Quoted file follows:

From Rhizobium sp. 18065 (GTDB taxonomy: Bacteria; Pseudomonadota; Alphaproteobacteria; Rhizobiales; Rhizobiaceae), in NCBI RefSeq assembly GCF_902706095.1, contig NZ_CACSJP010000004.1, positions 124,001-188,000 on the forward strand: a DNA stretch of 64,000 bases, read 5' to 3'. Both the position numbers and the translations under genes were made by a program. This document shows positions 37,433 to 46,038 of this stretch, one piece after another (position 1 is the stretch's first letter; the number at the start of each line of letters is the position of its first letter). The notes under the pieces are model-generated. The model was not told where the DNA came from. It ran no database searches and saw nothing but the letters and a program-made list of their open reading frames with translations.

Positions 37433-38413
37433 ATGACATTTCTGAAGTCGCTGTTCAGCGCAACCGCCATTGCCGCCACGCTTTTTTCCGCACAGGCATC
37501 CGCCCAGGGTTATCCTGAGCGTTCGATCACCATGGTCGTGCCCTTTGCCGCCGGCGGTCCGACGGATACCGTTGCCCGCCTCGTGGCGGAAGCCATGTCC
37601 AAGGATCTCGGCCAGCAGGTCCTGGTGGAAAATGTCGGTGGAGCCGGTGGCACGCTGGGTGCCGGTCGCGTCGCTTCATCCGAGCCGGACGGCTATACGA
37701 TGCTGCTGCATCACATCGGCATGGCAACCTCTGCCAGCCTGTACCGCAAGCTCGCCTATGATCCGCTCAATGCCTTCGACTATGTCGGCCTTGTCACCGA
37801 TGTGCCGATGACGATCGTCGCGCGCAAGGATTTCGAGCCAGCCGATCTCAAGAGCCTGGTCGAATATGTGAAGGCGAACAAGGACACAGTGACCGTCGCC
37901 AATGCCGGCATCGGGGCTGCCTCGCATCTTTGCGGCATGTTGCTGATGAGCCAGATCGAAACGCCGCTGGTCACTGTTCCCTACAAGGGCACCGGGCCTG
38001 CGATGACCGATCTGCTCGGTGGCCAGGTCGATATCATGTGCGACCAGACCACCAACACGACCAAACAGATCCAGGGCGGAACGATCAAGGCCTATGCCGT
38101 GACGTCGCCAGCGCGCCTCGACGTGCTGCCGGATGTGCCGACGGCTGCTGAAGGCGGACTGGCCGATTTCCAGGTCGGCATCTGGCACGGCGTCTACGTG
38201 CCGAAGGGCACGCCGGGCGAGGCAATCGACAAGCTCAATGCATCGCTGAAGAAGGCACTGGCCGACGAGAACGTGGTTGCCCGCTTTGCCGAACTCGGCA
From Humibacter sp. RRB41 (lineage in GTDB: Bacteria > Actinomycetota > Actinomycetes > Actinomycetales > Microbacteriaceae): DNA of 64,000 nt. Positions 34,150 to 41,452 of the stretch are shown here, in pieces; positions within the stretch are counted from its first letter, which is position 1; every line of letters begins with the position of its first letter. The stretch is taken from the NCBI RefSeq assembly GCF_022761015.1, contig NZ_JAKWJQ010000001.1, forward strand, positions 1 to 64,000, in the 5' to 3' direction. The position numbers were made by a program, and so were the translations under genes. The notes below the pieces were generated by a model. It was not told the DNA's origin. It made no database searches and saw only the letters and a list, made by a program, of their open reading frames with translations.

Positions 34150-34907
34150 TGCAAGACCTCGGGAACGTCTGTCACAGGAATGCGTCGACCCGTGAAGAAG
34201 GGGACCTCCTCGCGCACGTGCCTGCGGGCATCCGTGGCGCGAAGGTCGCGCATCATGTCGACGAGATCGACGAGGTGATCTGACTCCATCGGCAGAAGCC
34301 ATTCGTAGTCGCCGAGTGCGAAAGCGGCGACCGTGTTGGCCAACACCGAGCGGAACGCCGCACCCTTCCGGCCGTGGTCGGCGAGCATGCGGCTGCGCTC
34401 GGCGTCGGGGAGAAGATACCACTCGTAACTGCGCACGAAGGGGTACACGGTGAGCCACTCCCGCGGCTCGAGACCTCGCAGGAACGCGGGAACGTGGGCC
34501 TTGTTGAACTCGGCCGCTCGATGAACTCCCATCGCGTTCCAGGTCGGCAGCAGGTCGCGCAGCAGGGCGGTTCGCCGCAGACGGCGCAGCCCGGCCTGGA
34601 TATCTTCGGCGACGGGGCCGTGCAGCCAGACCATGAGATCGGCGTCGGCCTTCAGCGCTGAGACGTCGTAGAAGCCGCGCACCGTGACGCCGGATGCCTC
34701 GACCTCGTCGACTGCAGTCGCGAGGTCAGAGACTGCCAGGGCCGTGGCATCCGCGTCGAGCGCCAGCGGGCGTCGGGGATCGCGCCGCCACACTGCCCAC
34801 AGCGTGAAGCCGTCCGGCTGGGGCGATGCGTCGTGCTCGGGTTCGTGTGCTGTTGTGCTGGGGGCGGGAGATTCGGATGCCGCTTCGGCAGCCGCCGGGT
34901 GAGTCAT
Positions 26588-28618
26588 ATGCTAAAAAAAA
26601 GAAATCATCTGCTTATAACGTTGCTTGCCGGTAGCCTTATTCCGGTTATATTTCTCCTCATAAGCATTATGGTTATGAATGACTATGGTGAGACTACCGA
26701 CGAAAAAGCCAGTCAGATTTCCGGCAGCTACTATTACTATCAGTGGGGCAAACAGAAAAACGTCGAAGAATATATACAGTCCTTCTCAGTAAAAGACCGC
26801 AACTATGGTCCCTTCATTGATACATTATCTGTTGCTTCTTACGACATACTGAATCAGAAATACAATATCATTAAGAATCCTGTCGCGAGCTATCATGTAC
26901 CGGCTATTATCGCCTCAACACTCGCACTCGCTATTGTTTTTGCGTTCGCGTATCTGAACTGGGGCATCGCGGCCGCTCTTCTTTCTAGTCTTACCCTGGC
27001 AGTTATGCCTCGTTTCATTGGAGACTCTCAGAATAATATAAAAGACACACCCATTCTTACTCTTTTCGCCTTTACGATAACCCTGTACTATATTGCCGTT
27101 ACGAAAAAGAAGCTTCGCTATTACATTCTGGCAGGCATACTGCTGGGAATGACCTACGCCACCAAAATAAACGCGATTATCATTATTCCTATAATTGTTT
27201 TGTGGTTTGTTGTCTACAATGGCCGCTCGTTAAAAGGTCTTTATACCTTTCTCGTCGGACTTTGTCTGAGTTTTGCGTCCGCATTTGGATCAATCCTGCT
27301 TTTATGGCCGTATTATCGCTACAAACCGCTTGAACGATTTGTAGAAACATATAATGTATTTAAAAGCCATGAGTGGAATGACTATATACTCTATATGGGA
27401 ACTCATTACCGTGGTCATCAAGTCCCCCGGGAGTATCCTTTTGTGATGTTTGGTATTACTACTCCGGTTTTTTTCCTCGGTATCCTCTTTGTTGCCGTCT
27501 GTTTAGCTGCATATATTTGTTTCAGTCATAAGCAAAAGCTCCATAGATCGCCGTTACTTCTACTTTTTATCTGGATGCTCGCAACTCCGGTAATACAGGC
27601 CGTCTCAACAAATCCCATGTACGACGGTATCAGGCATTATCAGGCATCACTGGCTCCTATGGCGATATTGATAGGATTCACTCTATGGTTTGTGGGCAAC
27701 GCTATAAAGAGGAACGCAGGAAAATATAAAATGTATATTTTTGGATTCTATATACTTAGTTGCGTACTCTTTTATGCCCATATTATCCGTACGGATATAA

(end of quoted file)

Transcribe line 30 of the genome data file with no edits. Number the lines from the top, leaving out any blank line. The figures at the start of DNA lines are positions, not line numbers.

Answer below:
27101 ACGAAAAAGAAGCTTCGCTATTACATTCTGGCAGGCATACTGCTGGGAATGACCTACGCCACCAAAATAAACGCGATTATCATTATTCCTATAATTGTTT